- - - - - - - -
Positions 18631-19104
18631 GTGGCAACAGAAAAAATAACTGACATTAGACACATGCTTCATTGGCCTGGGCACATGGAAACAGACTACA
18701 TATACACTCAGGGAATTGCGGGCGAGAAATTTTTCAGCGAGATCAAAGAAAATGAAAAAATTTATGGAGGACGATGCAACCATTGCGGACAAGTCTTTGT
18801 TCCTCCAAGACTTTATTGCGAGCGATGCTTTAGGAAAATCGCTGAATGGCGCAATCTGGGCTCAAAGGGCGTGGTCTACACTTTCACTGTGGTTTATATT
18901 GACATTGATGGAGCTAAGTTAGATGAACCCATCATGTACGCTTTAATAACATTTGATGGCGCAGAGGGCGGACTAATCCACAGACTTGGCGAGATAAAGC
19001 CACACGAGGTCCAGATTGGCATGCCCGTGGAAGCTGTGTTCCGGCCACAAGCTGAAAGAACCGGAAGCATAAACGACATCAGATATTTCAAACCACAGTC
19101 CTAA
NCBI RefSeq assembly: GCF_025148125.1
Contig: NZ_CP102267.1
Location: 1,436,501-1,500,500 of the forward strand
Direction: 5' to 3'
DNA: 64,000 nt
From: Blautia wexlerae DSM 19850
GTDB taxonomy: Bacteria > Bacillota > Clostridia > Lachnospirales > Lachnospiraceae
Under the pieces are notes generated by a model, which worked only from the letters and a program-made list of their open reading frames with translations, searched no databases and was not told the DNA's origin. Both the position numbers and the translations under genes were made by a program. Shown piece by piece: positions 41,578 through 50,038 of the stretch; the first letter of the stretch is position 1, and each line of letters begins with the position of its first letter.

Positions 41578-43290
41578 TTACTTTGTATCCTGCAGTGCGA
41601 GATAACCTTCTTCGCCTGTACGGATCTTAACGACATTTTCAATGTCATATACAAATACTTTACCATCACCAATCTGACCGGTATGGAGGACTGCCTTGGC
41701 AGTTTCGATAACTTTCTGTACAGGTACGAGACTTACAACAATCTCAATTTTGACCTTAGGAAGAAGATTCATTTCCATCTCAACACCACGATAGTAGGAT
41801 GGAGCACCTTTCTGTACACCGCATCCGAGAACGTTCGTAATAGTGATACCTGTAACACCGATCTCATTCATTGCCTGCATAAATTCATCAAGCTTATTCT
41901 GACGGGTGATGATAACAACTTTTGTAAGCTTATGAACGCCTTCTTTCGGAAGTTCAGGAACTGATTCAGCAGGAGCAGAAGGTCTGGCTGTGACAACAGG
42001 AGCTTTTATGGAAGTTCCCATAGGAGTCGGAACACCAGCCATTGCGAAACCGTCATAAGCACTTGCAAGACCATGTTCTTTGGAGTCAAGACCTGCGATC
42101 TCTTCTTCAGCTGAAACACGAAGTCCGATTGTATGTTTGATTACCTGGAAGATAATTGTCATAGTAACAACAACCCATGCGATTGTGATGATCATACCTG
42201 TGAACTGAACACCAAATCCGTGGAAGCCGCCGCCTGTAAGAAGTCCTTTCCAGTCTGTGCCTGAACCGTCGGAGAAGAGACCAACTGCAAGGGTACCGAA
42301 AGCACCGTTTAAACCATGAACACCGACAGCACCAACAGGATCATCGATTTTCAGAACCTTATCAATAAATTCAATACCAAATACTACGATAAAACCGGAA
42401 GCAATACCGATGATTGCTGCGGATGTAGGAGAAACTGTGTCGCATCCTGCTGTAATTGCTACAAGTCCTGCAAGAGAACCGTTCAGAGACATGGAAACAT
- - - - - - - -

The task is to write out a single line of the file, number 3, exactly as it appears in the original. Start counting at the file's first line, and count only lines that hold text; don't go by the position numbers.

18701 TATACACTCAGGGAATTGCGGGCGAGAAATTTTTCAGCGAGATCAAAGAAAATGAAAAAATTTATGGAGGACGATGCAACCATTGCGGACAAGTCTTTGT